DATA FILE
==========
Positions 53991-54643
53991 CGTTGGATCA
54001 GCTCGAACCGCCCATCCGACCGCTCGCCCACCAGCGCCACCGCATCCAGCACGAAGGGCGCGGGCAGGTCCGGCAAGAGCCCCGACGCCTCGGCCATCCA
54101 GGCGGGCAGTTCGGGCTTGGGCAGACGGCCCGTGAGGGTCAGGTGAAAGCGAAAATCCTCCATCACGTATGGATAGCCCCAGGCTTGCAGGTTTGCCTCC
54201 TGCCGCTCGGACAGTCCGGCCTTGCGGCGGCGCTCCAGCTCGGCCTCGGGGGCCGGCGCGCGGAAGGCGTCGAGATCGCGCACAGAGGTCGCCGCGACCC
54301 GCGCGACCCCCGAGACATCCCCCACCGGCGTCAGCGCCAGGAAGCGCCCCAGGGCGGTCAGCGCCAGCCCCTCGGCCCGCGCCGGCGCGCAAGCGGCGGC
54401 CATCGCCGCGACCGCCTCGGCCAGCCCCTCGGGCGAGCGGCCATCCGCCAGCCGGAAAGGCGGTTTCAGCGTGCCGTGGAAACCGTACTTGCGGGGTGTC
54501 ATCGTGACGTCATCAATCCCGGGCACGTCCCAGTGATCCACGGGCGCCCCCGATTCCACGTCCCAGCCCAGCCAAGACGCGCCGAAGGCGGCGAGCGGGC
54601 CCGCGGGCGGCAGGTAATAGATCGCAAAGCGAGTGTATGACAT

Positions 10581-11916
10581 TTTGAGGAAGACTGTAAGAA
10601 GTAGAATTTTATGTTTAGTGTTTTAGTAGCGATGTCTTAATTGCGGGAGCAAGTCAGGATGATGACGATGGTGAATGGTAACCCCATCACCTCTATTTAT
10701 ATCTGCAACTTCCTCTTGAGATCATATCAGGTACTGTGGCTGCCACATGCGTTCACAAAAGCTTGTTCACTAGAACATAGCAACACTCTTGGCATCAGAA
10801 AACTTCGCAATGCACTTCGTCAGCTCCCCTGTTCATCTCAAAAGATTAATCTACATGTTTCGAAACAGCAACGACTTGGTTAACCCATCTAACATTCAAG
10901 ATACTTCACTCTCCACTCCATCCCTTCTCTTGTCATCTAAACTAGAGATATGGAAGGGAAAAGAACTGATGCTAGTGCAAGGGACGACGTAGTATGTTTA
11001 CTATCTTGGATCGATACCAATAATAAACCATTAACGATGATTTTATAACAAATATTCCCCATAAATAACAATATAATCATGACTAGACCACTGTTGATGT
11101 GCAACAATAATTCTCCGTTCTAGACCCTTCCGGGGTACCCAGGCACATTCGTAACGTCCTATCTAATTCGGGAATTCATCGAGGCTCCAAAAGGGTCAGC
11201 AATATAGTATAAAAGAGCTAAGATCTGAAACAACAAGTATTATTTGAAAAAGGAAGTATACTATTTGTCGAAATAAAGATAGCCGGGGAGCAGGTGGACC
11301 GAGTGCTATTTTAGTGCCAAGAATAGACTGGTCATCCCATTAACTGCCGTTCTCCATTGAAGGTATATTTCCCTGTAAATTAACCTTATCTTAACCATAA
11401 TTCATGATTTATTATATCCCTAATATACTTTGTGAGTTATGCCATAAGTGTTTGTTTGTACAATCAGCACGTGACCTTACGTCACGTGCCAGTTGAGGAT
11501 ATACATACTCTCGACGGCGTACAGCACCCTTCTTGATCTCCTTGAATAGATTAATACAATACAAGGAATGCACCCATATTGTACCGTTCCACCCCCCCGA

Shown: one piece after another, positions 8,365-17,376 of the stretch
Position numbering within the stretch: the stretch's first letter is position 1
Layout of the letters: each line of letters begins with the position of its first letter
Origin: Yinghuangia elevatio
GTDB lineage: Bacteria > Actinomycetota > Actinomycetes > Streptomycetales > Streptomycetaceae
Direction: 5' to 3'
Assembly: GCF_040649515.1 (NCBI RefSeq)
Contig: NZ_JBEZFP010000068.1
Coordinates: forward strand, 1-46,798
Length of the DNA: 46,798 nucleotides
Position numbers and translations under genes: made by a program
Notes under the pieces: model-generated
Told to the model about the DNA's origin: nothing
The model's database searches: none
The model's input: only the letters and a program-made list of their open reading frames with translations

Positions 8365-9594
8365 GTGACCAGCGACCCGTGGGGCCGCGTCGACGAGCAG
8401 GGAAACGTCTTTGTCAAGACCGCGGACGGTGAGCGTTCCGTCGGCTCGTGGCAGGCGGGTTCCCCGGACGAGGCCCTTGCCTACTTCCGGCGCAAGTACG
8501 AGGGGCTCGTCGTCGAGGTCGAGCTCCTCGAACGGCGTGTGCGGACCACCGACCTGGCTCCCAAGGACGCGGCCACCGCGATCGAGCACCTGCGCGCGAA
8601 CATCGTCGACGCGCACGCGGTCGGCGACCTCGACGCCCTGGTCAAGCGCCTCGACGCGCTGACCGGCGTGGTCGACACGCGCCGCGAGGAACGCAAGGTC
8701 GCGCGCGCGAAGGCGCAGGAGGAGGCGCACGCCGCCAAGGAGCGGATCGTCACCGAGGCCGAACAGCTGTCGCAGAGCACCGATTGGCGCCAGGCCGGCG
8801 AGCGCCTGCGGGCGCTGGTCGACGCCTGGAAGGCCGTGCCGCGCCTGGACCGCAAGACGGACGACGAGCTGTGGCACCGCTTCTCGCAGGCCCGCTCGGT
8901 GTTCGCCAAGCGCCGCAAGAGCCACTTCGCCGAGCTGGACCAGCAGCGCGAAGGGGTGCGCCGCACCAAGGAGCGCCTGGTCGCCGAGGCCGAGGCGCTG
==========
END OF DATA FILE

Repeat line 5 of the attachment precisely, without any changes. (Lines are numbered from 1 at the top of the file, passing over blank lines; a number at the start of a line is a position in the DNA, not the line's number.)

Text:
54201 TGCCGCTCGGACAGTCCGGCCTTGCGGCGGCGCTCCAGCTCGGCCTCGGGGGCCGGCGCGCGGAAGGCGTCGAGATCGCGCACAGAGGTCGCCGCGACCC